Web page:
Sunday after Church, when my family finished eating lunch, I kissed my wife and children and headed off for my Chris Hansen moment…to catch a predator.

I reasoned that Sunday would be the perfect day to catch this person at home–playoff football on TV and a day when most people stay home. I was right!

As I pulled in to the neighborhood where this person lives, I saw the individual standing out in front of the residence. Easy prey! I turned on my voice recorder, exited my vehicle and walked toward the house with the injunction in hand.

I must have caught the young adult off guard because the color suddenly left his face and he stood motionless, looking over at his father for relief…none would come.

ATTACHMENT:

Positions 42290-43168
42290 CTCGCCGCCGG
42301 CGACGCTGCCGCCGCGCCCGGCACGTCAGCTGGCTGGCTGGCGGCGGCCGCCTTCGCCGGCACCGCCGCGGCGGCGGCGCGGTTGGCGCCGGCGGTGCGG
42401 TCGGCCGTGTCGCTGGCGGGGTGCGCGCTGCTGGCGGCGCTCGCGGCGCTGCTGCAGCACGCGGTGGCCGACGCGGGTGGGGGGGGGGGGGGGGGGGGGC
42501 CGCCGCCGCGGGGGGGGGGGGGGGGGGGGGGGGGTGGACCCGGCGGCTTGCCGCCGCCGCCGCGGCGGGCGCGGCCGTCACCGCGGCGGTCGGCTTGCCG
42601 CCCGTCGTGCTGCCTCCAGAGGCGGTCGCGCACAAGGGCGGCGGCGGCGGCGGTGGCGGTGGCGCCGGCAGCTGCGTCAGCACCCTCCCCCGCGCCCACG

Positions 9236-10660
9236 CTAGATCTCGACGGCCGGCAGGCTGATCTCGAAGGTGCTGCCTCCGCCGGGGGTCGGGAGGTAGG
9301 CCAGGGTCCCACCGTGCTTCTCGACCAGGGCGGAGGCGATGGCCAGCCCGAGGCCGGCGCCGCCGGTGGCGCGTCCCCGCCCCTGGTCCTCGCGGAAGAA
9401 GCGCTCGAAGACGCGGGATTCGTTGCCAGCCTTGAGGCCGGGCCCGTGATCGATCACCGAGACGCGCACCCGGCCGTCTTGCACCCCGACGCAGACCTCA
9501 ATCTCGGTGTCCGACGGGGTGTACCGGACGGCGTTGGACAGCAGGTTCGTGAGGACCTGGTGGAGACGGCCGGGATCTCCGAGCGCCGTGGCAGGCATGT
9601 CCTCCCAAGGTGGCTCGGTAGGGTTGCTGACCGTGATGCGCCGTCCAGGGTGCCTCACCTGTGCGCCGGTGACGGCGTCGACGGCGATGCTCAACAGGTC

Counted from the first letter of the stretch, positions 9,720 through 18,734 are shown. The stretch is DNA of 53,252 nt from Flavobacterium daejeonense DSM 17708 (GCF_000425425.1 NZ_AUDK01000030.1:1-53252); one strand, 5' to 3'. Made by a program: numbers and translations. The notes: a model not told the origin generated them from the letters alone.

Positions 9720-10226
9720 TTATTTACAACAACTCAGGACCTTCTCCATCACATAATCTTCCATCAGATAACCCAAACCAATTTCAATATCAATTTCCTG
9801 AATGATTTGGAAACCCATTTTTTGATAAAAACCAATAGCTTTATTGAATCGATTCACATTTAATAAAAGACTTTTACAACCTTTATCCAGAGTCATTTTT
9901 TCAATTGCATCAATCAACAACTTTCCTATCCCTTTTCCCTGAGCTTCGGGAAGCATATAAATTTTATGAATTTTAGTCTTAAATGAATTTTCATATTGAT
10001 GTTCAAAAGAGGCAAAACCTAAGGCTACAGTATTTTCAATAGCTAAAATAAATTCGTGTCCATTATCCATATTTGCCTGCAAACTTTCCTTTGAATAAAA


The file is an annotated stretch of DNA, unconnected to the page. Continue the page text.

In my best command voice, I called out the person’s name and gave a prepared speech about the injunction of harassment I was serving, the penalties for violating the injunction and the reason it was being served. The father looked intently at his child as I served the injunction, and the two quickly disappeared inside the home, hopefully for a long chat and probably for a clean change of underwear.

As a parents, what are some of the tools we can use to monitor and control our children’s cell phone and internet activity? What works best for you? Do you have any tips or suggestions for others? Please, do share.

12 thoughts on “To catch a predator: My Chris Hansen moment

  1. Wow!

    Open discussion is the best tool and defence.

    Be sure not to give the feeling you want to meddle. As appropriate, show stories to the child of instances where these types of situations went wrong. Works for crazy driving too.